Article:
As I have said, this is a very bleak novel. Brodeck describes his time in the concentration camp as the Kazerskwir:

“Those were two years of total darkness. I look upon that time as a void in my life – very black and very deep – and therefore I call it the Kazerskwir, the crater. Often, at night, I still venture out onto its rim.”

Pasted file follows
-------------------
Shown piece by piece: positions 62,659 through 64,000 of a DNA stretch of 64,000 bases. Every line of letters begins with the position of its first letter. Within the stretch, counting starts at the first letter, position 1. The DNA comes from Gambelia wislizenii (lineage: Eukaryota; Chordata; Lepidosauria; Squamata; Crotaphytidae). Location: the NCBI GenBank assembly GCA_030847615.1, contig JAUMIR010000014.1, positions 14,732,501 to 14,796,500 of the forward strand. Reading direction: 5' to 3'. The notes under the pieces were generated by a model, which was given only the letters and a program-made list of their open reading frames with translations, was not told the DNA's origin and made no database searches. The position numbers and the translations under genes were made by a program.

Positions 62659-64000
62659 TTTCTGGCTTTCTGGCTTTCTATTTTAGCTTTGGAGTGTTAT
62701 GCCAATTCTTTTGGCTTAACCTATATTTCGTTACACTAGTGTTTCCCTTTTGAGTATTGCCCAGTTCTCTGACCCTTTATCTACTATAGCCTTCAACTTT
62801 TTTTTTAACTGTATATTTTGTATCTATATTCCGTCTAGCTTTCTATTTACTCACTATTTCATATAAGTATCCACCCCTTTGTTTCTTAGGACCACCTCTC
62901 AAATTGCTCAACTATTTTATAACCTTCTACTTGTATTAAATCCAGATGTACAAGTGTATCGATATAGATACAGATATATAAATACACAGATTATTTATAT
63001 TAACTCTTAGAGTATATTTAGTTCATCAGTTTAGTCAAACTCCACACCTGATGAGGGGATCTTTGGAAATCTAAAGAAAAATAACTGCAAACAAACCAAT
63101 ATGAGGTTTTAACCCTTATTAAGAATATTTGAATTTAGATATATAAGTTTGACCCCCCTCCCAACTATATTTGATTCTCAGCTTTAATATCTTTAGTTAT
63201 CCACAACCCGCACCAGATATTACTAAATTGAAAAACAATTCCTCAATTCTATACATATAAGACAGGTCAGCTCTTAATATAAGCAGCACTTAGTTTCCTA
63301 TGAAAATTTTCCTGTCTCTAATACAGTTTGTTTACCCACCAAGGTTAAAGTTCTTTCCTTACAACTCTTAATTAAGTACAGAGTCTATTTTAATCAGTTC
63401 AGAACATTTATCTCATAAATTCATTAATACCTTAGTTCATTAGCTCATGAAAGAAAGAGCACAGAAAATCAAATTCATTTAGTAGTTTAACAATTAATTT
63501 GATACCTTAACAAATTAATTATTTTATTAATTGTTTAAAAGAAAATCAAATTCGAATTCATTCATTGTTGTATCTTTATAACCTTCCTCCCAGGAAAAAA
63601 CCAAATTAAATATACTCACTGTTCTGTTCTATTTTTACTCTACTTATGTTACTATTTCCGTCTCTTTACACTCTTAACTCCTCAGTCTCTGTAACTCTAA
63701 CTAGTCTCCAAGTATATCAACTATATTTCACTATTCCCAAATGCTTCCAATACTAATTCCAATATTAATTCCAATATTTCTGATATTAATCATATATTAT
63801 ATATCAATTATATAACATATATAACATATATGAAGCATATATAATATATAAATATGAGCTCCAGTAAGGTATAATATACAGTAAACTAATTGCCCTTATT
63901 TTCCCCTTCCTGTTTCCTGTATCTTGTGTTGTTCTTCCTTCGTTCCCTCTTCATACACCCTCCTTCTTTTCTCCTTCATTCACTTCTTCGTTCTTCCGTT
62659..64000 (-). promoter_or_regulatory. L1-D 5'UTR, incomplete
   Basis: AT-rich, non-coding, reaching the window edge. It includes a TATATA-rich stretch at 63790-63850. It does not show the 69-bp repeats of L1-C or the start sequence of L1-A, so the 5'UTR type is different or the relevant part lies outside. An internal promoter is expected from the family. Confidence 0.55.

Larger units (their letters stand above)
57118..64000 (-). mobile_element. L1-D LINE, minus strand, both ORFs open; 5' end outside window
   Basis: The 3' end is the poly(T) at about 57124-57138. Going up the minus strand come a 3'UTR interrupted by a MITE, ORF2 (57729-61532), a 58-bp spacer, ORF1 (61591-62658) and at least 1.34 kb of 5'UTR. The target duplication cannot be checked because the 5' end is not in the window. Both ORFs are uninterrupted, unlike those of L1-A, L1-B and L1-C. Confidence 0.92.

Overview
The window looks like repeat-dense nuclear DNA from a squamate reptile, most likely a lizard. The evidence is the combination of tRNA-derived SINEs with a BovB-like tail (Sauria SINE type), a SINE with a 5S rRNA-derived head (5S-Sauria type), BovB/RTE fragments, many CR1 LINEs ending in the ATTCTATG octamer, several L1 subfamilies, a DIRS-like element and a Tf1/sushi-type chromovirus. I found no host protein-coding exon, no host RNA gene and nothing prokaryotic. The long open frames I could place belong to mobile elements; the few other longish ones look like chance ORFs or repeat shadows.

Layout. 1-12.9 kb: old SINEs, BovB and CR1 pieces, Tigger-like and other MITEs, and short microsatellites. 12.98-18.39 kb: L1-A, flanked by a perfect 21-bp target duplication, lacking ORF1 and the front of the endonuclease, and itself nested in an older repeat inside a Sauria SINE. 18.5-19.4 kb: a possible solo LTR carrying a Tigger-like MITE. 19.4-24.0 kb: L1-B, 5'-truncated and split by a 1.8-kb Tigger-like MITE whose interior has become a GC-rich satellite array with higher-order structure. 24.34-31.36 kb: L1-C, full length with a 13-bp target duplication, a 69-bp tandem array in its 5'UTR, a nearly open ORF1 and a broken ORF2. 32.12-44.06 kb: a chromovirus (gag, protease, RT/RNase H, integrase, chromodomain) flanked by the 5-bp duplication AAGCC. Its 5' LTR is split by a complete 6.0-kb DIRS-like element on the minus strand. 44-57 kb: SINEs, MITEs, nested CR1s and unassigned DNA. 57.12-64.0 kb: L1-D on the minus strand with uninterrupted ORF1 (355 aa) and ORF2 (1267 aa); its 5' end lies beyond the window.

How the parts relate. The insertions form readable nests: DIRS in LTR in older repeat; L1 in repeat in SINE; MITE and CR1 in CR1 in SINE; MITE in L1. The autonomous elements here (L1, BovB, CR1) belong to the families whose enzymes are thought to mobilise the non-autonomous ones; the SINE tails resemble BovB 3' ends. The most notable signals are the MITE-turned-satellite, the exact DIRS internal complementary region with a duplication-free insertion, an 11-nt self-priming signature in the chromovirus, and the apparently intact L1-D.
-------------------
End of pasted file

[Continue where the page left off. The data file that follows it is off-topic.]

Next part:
The novel presents life itself as the rim of a Kazerskwir. The daily life of the village seems suspended above a black void of inhumanity which individuals are only too quick to plunge into. More than once Brodeck sees someone he knows, a friend, involved in cruelty: in the rioting, in the camp, in the village – and he, too, feels the guilt of his own cruel act in the train on the way to the camp. The only way to survive is to not look down. However, this is not a nihilistic novel. It contains some small acts of kindness which stand out amid the cruelty, and Brodeck’s report itself, his determination to look into the crater, is a victory of some kind.